What really happens when you legalize drugs?

Faced with the conspicuous failure of the war on drugs, the Harper Government proposes to escalate it, as if doing more of something that failed is likely to succeed. Portugal took a different approach. On July 1(!), 2001, that country decriminalized the use and possession of all illicit drugs, a move many feared would accelerate social decay. The British Journal of Criminology has published a study of what actually happened:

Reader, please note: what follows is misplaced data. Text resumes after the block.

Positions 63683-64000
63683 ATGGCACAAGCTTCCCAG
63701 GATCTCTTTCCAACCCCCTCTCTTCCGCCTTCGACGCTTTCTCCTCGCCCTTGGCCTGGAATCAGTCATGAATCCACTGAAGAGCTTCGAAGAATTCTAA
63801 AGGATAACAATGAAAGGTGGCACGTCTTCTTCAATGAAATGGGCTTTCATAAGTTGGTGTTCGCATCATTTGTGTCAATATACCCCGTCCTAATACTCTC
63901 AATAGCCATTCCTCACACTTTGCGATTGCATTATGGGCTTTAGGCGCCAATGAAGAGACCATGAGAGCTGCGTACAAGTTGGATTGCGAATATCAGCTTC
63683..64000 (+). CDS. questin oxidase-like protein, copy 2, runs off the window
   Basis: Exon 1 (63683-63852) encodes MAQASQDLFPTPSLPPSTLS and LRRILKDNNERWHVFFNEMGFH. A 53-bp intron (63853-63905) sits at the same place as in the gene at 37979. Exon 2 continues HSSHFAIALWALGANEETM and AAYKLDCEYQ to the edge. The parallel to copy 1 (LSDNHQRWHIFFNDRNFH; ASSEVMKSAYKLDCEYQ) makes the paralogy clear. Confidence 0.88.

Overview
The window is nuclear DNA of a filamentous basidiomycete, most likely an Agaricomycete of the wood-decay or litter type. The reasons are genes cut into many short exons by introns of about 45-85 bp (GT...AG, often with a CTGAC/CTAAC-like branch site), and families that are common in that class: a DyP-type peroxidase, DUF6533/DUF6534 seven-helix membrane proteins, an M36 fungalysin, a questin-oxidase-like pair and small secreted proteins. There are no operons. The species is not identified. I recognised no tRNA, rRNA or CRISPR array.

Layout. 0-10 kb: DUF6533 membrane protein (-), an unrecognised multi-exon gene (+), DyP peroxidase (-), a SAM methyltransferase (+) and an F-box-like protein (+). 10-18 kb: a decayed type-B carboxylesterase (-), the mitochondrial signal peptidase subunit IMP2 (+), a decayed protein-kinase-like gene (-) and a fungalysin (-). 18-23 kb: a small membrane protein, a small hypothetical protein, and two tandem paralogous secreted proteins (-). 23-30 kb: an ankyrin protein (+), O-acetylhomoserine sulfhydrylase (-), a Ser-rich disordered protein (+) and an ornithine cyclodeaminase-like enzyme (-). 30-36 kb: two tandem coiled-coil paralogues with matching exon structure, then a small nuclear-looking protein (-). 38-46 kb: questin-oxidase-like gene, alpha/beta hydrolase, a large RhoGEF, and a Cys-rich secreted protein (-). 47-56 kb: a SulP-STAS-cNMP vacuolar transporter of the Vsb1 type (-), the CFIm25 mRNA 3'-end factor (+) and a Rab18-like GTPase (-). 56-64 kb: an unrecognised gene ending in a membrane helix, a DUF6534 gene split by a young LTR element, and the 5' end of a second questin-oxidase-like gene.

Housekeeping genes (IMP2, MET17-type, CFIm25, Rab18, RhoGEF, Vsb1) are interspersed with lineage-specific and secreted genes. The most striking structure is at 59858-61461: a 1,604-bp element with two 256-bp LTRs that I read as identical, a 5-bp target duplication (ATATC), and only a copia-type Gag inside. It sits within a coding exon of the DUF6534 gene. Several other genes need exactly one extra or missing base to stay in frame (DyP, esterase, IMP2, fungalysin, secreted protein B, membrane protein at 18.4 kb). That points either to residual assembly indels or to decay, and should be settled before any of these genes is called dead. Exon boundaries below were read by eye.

This paper examines the case of Portugal, a nation that decriminalized the use and possession of all illicit drugs on 1 July 2001. Drawing upon independent evaluations and interviews conducted with 13 key stakeholders in 2007 and 2009, it critically analyses the criminal justice and health impacts against trends from neighbouring Spain and Italy. It concludes that contrary to predictions, the Portuguese decriminalization did not lead to major increases in drug use. Indeed, evidence indicates reductions in problematic use, drug-related harms, and criminal justice overcrowding. The article discusses these developments in the context of drug law debates and criminological discussions on late modern governance.